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Sunday 24.09


Taking youth development to the next level – by Tunji Olopa (Read from Source) 

What is the nature of the youth strategy required to harness the youth in Nigeria? What is to be done is clear: We need youth development programmes and value proposition, as well as an execution framework, around which a paradigmatic value reorientation and platforms of engagement can be achieved

It is a very significant fact for our national project today that Nigeria can rightly be considered as a country of young people. This is because more than 70% of Nigeria’s total population is youthful. That demographic figure is an ambivalent fact until we all make a strong and forceful decision about what we want to do with that statistics. One way to treat the fact is to conveniently ignore it and allow it to degenerate to the level where the youthful energies become a source of national worries and security challenge beyond measure. The Mohamed Bouazizi’s frustration and the dimensions that the whole dynamics of the Arab Spring have created as the new face of struggle for national revival ought to give us pause on the wisdom of neglecting such a huge source of unchannelled dynamism.

On the other hand, the challenge of the youth could be critically and robustly confronted and reconfigured within the context of our idea and ideals of what we want Nigeria to become. Melvin Tolson, the American poet, once said “Youth has vision! Old age, dreams.” Nigeria is now at a critical juncture in her national history where the dreams of old age must enter into a productive conversation with the vision of youth. In other words, the Nigerian youth constitutes a template for rewriting the dynamism of the national project burdened by the tragic stories of ethnic rivalry and religious chauvinism. This translates immediately into a development platform that integrates the youth as a critical variable while simultaneously including them as one of the development indices.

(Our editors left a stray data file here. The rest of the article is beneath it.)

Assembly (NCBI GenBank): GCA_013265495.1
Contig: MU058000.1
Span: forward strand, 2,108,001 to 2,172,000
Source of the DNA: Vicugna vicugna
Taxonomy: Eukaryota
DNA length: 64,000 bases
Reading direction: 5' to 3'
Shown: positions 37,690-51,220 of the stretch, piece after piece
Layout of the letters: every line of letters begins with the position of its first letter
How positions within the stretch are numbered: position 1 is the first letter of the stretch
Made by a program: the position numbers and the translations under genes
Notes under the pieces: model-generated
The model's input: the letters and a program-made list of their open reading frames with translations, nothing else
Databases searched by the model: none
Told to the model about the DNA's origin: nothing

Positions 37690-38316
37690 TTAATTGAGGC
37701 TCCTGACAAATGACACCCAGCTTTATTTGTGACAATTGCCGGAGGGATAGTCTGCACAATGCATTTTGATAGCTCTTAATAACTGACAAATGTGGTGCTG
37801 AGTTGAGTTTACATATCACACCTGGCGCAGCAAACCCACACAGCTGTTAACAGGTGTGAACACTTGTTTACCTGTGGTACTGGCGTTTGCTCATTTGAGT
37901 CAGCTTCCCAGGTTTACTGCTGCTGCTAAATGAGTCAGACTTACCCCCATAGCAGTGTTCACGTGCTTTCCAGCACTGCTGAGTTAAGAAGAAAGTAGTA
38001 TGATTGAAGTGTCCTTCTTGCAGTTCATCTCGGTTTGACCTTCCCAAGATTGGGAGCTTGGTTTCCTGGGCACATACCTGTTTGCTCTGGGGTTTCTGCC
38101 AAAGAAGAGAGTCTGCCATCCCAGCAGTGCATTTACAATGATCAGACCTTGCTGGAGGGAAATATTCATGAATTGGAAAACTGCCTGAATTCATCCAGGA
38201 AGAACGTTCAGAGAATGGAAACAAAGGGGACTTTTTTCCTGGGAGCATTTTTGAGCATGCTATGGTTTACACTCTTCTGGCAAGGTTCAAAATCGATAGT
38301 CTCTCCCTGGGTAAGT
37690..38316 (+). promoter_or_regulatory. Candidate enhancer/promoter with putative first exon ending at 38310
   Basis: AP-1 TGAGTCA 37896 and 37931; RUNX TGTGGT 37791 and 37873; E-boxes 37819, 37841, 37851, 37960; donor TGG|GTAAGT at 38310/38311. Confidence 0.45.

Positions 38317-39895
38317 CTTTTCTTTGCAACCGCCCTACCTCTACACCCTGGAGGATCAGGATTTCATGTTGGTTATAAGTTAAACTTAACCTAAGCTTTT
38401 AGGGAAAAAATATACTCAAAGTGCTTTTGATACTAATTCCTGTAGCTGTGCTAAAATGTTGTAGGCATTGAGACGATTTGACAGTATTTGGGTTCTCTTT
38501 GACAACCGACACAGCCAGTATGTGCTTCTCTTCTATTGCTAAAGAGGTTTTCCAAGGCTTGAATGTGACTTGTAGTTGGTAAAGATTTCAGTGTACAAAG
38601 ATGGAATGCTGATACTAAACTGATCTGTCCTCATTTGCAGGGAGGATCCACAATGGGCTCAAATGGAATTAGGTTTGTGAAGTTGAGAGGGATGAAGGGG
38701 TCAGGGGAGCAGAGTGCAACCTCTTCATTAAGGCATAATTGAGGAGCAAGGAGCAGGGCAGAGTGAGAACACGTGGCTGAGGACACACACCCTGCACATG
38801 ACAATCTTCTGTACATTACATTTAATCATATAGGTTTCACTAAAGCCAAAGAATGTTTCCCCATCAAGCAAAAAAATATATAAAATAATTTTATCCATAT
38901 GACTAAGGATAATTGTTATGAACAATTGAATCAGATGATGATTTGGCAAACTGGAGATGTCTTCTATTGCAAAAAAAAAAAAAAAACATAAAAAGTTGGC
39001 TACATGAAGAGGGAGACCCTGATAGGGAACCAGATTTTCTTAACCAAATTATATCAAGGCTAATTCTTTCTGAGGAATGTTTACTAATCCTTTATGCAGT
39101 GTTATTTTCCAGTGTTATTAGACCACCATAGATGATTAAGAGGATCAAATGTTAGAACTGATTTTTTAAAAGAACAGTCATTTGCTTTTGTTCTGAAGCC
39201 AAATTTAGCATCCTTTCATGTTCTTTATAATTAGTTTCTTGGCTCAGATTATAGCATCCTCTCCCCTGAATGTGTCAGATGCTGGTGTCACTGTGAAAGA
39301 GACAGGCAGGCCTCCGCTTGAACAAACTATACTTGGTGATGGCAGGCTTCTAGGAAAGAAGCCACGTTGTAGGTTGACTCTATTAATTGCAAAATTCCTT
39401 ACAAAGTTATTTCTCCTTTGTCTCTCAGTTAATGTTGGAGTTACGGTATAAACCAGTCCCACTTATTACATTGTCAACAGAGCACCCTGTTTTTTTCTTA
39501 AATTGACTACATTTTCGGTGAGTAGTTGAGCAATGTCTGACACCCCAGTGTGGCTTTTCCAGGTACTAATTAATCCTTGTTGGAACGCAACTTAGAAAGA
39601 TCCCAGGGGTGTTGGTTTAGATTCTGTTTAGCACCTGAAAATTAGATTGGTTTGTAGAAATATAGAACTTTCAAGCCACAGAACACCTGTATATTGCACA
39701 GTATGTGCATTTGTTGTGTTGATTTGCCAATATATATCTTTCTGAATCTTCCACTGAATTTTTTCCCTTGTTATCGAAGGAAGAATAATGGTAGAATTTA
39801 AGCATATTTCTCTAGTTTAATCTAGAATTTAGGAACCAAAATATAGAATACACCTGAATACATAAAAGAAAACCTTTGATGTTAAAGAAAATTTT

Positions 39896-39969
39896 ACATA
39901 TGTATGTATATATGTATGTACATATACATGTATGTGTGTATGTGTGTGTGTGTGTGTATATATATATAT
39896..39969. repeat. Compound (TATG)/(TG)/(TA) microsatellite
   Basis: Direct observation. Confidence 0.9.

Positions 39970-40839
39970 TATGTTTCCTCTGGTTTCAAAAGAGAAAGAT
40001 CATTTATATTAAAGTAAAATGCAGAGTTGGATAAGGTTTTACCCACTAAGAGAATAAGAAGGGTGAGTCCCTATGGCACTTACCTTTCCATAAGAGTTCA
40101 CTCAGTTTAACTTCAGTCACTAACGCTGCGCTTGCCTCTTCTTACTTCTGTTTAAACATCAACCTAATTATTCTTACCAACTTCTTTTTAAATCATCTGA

Picking up the challenge of harnessing the youth as a development platform begins from the acceptance of Margaret Thatcher’s warning that “Young people ought not to be idle. It is very bad for them.” What we should add is that the idleness of the youth portend great danger for the Nigerian state and its many visions. To pick up the baton necessarily requires that we transcend the level of narrow focus on their possibilities towards reconsidering them as institutional platforms. Attending to the Nigerian youth, in other words, demands commitment at the level of a paradigm shift. Such a paradigm shift would facilitate a movement from traditional approaches to youth-friendly platforms of engagement — blogs, twitter, Facebook, YouTube, etc.; (b) a transition from a strict budget resource dependence to a partnership-oriented one; and (c) a change away from a bureaucratic to a result-based performance framework that utilises reward and sanction mechanism.